Earlier this month, the Sixth Circuit vacated a preliminary injunction preventing Lexington-Fayette Urban County Government (the “City”) from enforcing Ordinance 25/2017 (the “Ordinance”), which would regulate where unsolicited written materials may be delivered. Here is what you need to know about the procedural posture of the case: The Ordinance would allow delivery of unsolicited written materials in six specific locations around a person’s residence or business but would prohibit driveway delivery. Plaintiff, Lexington H-L Services, Inc., d/b/a Lexington Herald-Leader, delivers free of charge to more than 100,000 households per week via driveway delivery. In their motion for a preliminary injunction, Plaintiff claimed that the Ordinance would make their publication financially unfeasible and that it would violate the First Amendment if allowed to go into effect. The lower court, after applying strict scrutiny analysis to the Ordinance, granted Plaintiff’s request for a preliminary injunction, finding Plaintiff was likely to succeed on the merits of its First Amendment claim. The City timely appealed to the Sixth Circuit.

As an initial matter, the Court determined that the lower court incorrectly applied strict scrutiny to its First Amendment analysis. The Court determined that, since the Ordinance is content-neutral, a fact that Plaintiff does not contest, the time, place, and manner restriction set forth by the Ordinance must survive only intermediate scrutiny. In other words, the Ordinance must be (a) narrowly tailored to serve a significant governmental interest and (b) leave open ample alternative channels for communication.

First, in order to be narrowly tailored, the restriction must be reasonable in light of the government’s proffered significant interest and the restriction must further that government interest. As such, the Court looked at the City’s proffered reasons for the Ordinance and determined that reducing visual blight and reducing litter were both significant government interests. Furthermore, regulating where unsolicited materials could be deposited is likely to reduce both blight and litter. The Court found these objectives particularly compelling in light of Plaintiff’s own admission that it delivers more than seven million packets of unsolicited materials each year. The Court went on to say that requiring companies and individuals, like Plaintiff, to deliver the materials to the six designated locations required by the Ordinance will allow for continued dissemination of the materials while also addressing blight and litter concerns by increasing the likelihood that residents will find said materials.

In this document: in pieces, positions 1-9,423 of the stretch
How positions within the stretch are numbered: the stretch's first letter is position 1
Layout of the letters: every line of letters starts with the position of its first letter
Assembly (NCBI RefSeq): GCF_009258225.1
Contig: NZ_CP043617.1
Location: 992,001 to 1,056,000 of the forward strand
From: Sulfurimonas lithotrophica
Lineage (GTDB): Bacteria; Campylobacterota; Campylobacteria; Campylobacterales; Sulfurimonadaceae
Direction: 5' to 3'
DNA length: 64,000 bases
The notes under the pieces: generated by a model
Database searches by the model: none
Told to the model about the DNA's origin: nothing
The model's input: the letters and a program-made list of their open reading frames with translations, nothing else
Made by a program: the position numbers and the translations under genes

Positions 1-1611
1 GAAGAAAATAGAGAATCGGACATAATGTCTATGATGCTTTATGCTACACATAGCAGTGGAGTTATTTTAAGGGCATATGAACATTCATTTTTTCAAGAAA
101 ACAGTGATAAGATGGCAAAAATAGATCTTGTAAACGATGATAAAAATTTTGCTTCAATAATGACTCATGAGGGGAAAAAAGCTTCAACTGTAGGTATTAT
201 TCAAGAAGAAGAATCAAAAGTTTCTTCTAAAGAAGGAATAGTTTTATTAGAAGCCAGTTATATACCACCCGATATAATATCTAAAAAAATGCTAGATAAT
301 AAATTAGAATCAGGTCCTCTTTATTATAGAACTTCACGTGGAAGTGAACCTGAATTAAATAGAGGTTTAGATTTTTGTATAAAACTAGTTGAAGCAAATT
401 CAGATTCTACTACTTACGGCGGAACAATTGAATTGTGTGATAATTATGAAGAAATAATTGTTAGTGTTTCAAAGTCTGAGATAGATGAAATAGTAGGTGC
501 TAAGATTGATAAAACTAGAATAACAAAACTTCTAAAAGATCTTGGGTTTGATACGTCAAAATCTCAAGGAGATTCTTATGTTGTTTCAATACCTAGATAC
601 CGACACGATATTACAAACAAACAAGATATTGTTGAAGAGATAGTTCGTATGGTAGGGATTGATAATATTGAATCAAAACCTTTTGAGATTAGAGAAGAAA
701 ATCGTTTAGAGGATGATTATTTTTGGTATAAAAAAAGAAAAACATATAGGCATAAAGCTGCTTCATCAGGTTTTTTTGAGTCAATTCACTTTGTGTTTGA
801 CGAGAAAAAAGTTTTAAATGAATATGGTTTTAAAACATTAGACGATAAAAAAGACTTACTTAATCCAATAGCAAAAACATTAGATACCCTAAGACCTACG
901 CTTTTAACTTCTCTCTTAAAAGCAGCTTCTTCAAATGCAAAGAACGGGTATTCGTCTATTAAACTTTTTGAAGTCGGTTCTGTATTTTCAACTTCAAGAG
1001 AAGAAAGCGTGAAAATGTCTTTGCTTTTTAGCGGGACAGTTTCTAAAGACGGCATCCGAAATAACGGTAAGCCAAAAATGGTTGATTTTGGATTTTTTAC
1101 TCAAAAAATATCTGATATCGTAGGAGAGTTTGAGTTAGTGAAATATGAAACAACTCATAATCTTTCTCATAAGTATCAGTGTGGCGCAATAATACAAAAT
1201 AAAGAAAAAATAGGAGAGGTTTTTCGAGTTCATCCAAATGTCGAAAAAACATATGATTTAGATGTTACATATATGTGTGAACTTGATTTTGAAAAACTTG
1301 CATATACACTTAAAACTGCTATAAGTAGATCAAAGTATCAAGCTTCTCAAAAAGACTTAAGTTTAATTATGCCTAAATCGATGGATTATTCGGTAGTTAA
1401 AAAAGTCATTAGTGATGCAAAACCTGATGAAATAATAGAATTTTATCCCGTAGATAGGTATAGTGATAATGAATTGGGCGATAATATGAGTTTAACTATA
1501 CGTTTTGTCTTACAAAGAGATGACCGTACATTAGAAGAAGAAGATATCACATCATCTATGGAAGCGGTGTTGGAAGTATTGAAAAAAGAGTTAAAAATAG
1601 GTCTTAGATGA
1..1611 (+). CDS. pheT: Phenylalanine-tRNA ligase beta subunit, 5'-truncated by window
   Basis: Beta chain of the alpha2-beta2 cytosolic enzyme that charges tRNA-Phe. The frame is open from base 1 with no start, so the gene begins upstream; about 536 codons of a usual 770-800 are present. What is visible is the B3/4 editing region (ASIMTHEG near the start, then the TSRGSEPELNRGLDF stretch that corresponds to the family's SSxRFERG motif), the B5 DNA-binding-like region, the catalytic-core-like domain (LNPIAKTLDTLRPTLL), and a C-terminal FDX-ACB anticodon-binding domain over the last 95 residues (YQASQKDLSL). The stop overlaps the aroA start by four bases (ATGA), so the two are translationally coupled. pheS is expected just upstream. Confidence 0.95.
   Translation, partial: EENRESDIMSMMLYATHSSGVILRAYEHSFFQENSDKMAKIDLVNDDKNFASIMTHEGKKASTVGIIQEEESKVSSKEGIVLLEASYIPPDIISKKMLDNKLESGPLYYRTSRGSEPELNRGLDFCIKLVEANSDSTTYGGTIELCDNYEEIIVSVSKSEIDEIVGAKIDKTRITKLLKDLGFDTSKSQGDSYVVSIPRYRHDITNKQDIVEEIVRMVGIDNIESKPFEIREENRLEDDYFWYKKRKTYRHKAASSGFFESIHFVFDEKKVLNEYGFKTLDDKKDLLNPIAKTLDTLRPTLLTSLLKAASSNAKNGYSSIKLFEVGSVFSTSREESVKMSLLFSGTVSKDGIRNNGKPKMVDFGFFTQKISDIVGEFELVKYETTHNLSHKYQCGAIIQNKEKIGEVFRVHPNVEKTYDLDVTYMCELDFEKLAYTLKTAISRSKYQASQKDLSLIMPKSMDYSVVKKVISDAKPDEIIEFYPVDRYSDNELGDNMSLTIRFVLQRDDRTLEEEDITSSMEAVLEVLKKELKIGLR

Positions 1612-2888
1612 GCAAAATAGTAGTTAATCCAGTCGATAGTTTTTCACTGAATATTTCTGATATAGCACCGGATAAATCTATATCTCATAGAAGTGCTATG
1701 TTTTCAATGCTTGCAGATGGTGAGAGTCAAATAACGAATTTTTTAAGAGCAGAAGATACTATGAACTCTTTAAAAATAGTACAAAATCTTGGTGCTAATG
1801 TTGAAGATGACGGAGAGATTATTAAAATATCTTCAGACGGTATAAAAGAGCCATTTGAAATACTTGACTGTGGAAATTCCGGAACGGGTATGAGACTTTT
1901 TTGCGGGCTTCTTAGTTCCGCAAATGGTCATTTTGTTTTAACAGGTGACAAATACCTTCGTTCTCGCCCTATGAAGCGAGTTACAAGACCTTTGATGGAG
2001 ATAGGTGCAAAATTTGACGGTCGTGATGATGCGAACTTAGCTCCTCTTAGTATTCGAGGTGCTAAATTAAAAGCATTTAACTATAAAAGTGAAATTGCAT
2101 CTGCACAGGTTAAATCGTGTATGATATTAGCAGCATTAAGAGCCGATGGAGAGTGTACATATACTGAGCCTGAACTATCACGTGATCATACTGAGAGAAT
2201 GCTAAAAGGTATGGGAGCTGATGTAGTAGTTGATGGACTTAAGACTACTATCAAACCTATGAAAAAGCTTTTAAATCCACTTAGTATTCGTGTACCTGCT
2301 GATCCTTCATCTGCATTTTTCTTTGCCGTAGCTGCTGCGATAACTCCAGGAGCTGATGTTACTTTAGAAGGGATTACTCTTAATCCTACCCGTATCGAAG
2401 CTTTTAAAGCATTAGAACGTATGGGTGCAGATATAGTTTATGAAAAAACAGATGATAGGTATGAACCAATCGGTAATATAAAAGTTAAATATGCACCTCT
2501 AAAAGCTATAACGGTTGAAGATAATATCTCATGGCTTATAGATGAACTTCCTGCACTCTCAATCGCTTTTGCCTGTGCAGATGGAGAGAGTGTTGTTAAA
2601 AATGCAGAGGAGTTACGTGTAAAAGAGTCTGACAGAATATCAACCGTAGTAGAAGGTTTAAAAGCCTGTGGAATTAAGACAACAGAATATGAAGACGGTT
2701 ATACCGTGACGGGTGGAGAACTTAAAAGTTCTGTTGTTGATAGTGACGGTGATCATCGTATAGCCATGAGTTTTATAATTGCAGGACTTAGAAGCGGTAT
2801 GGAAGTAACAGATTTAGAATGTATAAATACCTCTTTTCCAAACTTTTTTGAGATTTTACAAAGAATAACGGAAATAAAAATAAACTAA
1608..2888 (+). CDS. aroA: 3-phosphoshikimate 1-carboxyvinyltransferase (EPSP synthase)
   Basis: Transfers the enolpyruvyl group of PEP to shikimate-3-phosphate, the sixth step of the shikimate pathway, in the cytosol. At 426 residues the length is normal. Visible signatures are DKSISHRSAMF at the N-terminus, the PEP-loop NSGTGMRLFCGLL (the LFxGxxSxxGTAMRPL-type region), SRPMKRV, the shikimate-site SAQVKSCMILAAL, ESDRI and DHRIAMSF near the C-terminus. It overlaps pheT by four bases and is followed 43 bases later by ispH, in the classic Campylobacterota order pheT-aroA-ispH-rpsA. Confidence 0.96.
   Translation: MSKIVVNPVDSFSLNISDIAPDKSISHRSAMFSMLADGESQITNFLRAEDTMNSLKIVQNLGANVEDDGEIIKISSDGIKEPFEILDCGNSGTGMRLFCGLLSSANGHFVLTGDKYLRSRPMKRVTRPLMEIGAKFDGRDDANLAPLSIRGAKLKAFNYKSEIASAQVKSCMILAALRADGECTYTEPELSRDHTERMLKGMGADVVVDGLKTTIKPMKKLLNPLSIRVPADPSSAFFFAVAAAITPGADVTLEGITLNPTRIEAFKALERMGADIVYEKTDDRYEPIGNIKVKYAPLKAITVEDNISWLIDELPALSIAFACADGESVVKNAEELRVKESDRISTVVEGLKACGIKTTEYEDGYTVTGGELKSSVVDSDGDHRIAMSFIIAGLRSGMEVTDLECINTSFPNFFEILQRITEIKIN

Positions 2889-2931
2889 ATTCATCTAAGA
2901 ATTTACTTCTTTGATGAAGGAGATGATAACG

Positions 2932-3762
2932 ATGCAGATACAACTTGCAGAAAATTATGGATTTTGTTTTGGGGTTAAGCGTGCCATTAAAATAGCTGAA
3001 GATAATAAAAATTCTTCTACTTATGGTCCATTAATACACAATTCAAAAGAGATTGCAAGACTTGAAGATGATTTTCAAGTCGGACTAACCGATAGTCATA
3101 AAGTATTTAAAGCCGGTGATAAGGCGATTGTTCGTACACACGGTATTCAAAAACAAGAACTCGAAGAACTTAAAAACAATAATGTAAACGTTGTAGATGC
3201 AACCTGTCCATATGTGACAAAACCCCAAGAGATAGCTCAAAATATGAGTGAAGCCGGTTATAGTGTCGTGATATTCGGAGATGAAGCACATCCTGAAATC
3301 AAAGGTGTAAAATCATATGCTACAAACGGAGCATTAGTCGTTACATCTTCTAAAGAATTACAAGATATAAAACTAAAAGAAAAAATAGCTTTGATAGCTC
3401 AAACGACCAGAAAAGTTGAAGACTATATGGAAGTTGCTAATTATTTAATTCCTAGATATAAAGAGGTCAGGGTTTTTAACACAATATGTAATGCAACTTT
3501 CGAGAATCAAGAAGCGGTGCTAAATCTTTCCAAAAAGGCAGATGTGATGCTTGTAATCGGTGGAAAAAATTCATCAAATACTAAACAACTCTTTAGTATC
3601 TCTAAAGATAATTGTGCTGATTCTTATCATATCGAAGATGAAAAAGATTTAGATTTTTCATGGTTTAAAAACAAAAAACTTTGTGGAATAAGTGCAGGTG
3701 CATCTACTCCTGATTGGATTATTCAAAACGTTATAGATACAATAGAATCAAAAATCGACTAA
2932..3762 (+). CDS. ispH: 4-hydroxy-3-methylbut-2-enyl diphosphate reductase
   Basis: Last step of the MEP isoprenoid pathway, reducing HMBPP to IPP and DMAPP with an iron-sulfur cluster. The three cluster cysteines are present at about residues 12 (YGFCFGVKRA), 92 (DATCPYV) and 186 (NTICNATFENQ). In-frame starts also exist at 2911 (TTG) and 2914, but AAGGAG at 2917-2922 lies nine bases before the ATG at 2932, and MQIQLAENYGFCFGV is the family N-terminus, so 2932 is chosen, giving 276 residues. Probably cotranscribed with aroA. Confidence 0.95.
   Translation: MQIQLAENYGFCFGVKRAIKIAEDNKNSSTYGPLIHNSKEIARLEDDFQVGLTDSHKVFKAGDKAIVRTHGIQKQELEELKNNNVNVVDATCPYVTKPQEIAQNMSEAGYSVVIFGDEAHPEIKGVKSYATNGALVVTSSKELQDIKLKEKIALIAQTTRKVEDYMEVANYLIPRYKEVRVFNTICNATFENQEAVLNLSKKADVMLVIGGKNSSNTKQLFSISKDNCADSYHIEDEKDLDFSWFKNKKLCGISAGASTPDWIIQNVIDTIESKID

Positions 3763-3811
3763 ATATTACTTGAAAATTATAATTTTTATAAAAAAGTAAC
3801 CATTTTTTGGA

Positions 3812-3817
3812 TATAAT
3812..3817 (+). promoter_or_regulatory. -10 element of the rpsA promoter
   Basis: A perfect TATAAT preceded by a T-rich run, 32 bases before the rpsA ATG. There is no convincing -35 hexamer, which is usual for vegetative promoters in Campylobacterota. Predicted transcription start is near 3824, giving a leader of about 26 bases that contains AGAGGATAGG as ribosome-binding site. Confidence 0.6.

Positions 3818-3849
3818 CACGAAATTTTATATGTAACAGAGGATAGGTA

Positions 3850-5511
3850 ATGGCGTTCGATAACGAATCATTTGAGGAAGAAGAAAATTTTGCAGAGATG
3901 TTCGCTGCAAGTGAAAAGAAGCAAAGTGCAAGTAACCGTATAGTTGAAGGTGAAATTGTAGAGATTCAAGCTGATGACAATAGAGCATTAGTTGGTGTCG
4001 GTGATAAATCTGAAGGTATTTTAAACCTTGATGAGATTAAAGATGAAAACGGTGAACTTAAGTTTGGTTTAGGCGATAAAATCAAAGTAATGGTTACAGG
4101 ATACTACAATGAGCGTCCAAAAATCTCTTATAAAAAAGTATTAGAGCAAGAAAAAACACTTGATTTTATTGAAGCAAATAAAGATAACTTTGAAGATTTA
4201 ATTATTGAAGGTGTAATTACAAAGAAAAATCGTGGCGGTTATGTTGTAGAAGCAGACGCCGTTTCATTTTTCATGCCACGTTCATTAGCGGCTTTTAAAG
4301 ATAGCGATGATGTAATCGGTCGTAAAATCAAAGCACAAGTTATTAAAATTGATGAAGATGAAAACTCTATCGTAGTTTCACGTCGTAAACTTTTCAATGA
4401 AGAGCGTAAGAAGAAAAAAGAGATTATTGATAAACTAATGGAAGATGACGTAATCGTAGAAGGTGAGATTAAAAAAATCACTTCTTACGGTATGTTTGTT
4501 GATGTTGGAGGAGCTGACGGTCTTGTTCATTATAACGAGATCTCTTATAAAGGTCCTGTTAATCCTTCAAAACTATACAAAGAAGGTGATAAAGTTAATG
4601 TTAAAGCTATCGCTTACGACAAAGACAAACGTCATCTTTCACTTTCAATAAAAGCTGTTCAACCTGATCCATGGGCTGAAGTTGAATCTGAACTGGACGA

Plaintiff attempted to persuade the Court that a less restrictive alternative to the Ordinance must be considered if one is shown to exist. However, the regulation need not be the least restrictive means available in order to survive intermediate scrutiny. As such, the Court was unmoved.

Second, the Court held the Ordinance would leave open ample alternative channels for communication. Because the Ordinance specifically approved of six different delivery locations, the Court determined that, if anything, the Ordinance in question would increase the likelihood that written materials would successfully reach their audience. Plaintiff attempted to persuade the Court that these channels are not “ample” because they are not as affordable or efficient as driveway delivery. However, this argument was unsuccessful, even though Plaintiff claimed that the Ordinance would essentially render The Community News financially unfeasible. After hearing these arguments, the Court held that cost efficiency does not trump other government interests and that the very cheapness of a mode of communication can sometimes lead to its abuse. The Court went on to make clear that the mere fact that Plaintiff’s business cannot survive the Ordinance does not, itself, make the Ordinance unconstitutional.

It’s First Amendment analysis thus concluded in favor of the City, the Court held that the lower court abused its discretion in granting Plaintiff’s motion for a preliminary injunction, thus clearing the way for the City to put the Ordinance into effect.

Lexington H-L Services, Inc. v. Lexington-Fayette Urban County Government, __ F.3d __, 2018 WL 327071 (6th Cir. Jan. 9, 2018)